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Genetic and environmental influences on antisocial behavior and alcohol dependence from adolescence to early adulthood

  • STEPHEN M. MALONE (a1), JEANETTE TAYLOR (a2), NAOMI R. MARMORSTEIN (a3), MATT McGUE (a1) and WILLIAM G. IACONO (a1)...

Abstract

Genetic and environmental influences on symptoms of adult antisocial behavior (AAB) and alcohol dependence at ages 17, 20, and 24 were examined cross-sectionally and longitudinally in 188 monozygotic and 101 dizygotic male twin pairs. A moderate genetic influence on both AAB and alcohol dependence was found at each age, with a substantial proportion of this influence common to the two disorders, suggesting they share susceptibility genes. Biometrical models showed that continuity effects accounted for most of the stable variance in symptoms of both AAB and alcohol dependence, indicating that genetic and environmental effects associated with each of these disorders were similar at each age. Significant cross-lag effects (effects of alcohol dependence contributing to variance in AAB and vice versa) were observed at ages 20 and 24 for both disorders. The largest and theoretically most interesting of these effects indicated that one sixth of the genetic influence on AAB at age 20 was due to genetic effects associated with alcohol dependence at age 17. Thus, alcohol dependence symptoms at age 17 in particular had an effect on antisocial behavior symptoms at age 20, suggesting that alcohol involvement in adolescence may ensnare otherwise desisting youth in persistent antisocial behavior.The present study was supported in part by grants from the National Institute of Drug Abuse (DA 05147) and the National Institute on Alcohol Abuse and Alcoholism (AA09367). We are grateful to a number of individuals for their assistance in coding and entering data that were not previously available. Our special thanks are due to Irene Elkins, Linda Springer, Kari Melchert, and Kristen Abernethy for their gracious and timely help.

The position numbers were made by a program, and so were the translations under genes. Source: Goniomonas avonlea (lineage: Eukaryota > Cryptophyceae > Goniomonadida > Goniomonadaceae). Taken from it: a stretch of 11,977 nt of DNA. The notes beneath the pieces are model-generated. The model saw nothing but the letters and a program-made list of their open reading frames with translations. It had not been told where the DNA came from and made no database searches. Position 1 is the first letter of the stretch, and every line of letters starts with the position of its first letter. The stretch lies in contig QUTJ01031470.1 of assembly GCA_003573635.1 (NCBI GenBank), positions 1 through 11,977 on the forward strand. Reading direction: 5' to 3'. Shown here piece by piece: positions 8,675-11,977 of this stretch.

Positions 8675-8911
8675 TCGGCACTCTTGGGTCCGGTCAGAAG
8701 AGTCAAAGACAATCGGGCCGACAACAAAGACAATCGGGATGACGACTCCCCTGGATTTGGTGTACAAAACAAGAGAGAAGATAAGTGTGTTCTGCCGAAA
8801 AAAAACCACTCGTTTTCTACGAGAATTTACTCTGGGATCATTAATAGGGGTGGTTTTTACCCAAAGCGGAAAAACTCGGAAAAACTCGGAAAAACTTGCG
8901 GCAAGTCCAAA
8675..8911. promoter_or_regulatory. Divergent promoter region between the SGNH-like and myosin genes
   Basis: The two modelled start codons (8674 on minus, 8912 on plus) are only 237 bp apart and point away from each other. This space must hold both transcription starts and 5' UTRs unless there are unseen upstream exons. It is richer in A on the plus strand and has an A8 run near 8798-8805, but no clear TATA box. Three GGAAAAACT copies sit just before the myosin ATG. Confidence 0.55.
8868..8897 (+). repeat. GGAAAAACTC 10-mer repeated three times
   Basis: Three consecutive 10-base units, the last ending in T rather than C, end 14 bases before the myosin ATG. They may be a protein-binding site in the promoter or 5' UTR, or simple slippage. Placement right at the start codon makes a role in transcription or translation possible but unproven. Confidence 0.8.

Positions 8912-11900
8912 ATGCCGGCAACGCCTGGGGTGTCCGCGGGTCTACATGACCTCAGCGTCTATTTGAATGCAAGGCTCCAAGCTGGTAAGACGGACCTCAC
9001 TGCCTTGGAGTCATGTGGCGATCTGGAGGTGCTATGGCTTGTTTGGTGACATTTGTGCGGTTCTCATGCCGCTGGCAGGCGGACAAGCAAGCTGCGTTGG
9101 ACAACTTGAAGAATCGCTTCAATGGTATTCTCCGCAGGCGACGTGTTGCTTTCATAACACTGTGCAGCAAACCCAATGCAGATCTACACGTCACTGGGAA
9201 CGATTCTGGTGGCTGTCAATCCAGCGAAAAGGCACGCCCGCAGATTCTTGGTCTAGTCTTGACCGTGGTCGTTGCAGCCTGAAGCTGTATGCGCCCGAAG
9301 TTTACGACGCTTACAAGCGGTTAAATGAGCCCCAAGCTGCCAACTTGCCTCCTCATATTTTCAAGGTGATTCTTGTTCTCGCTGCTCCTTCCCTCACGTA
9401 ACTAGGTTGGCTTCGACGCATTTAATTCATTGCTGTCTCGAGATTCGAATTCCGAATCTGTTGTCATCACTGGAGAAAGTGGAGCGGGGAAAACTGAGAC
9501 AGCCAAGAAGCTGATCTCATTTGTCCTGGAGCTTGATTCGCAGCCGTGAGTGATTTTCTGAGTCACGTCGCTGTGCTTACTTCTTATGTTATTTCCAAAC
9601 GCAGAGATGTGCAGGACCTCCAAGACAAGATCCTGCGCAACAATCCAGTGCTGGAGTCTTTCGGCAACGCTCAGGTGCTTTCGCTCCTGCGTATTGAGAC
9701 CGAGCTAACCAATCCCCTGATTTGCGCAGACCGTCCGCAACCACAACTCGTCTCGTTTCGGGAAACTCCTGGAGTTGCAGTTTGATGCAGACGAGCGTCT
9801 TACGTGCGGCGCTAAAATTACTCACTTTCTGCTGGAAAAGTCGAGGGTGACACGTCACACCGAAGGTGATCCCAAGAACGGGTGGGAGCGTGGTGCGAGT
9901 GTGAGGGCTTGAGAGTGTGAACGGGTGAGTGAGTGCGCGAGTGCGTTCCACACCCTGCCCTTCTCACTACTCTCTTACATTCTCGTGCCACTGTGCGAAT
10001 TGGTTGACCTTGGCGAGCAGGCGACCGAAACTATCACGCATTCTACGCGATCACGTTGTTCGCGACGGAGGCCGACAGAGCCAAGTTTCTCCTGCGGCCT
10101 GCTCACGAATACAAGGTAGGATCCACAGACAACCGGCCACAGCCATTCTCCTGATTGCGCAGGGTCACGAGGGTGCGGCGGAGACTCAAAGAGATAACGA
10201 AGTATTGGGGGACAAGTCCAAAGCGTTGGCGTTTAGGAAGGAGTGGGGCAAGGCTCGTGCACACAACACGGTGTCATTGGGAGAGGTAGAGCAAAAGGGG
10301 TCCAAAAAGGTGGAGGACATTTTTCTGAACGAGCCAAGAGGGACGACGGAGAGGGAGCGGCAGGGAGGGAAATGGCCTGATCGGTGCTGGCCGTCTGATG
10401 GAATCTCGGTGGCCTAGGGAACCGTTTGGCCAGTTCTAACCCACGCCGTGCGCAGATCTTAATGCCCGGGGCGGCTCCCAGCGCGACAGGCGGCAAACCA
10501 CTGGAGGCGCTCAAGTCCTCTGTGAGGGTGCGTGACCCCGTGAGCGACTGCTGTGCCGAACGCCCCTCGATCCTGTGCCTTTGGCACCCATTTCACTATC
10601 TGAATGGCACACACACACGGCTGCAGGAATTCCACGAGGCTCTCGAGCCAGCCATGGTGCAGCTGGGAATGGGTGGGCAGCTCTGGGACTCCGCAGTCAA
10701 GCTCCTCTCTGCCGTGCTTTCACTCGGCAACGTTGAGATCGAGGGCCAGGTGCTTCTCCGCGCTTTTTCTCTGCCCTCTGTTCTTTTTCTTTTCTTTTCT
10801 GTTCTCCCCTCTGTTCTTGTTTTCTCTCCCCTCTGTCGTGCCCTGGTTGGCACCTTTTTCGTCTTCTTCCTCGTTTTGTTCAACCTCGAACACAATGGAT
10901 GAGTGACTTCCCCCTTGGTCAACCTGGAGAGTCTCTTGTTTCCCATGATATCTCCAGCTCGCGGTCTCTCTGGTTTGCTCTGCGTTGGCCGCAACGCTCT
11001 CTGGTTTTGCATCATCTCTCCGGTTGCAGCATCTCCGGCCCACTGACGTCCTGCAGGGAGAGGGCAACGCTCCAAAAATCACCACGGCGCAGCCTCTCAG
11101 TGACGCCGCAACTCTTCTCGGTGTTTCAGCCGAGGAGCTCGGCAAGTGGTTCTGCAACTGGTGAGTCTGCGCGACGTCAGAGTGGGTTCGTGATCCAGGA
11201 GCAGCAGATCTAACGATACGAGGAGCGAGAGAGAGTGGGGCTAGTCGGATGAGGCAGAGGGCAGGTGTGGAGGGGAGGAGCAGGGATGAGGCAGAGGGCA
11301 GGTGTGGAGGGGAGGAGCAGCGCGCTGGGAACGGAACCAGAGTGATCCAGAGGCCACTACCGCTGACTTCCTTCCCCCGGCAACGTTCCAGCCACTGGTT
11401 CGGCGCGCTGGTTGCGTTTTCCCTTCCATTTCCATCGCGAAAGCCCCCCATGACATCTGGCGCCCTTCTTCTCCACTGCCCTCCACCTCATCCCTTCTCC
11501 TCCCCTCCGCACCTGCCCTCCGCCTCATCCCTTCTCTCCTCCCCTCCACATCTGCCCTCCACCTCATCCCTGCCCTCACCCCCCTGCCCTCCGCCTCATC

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Corresponding author

Address correspondence and reprint requests to: Steve Malone, Department of Psychology, University of Minnesota, 75 East River Road, Minneapolis, MN 55455; E-mail: smalone@tfs.psych.umn.edu.

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